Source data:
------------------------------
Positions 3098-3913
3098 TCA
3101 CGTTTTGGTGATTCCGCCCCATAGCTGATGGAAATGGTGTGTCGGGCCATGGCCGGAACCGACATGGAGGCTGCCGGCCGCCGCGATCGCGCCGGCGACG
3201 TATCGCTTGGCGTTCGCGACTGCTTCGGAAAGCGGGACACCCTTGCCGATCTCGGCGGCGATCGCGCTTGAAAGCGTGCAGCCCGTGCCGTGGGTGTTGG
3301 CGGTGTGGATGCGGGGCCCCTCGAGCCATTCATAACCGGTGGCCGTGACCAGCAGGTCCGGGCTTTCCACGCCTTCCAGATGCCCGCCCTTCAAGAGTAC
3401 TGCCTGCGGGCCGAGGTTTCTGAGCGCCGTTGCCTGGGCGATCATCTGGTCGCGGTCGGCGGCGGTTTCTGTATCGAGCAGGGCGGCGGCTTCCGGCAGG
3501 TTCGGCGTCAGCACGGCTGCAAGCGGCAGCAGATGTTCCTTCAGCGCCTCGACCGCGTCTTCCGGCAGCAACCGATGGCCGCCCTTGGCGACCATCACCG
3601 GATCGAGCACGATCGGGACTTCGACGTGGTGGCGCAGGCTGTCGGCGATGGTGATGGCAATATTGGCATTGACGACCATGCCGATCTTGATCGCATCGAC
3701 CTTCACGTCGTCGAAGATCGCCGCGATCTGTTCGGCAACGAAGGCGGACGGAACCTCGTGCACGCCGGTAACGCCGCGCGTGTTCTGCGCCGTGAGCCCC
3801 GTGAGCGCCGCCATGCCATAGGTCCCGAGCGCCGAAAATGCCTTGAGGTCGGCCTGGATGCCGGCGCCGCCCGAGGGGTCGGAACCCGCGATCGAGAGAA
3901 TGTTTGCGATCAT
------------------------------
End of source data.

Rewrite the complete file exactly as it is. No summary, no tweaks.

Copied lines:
Positions 3098-3913
3098 TCA
3101 CGTTTTGGTGATTCCGCCCCATAGCTGATGGAAATGGTGTGTCGGGCCATGGCCGGAACCGACATGGAGGCTGCCGGCCGCCGCGATCGCGCCGGCGACG
3201 TATCGCTTGGCGTTCGCGACTGCTTCGGAAAGCGGGACACCCTTGCCGATCTCGGCGGCGATCGCGCTTGAAAGCGTGCAGCCCGTGCCGTGGGTGTTGG
3301 CGGTGTGGATGCGGGGCCCCTCGAGCCATTCATAACCGGTGGCCGTGACCAGCAGGTCCGGGCTTTCCACGCCTTCCAGATGCCCGCCCTTCAAGAGTAC
3401 TGCCTGCGGGCCGAGGTTTCTGAGCGCCGTTGCCTGGGCGATCATCTGGTCGCGGTCGGCGGCGGTTTCTGTATCGAGCAGGGCGGCGGCTTCCGGCAGG
3501 TTCGGCGTCAGCACGGCTGCAAGCGGCAGCAGATGTTCCTTCAGCGCCTCGACCGCGTCTTCCGGCAGCAACCGATGGCCGCCCTTGGCGACCATCACCG
3601 GATCGAGCACGATCGGGACTTCGACGTGGTGGCGCAGGCTGTCGGCGATGGTGATGGCAATATTGGCATTGACGACCATGCCGATCTTGATCGCATCGAC
3701 CTTCACGTCGTCGAAGATCGCCGCGATCTGTTCGGCAACGAAGGCGGACGGAACCTCGTGCACGCCGGTAACGCCGCGCGTGTTCTGCGCCGTGAGCCCC
3801 GTGAGCGCCGCCATGCCATAGGTCCCGAGCGCCGAAAATGCCTTGAGGTCGGCCTGGATGCCGGCGCCGCCCGAGGGGTCGGAACCCGCGATCGAGAGAA
3901 TGTTTGCGATCAT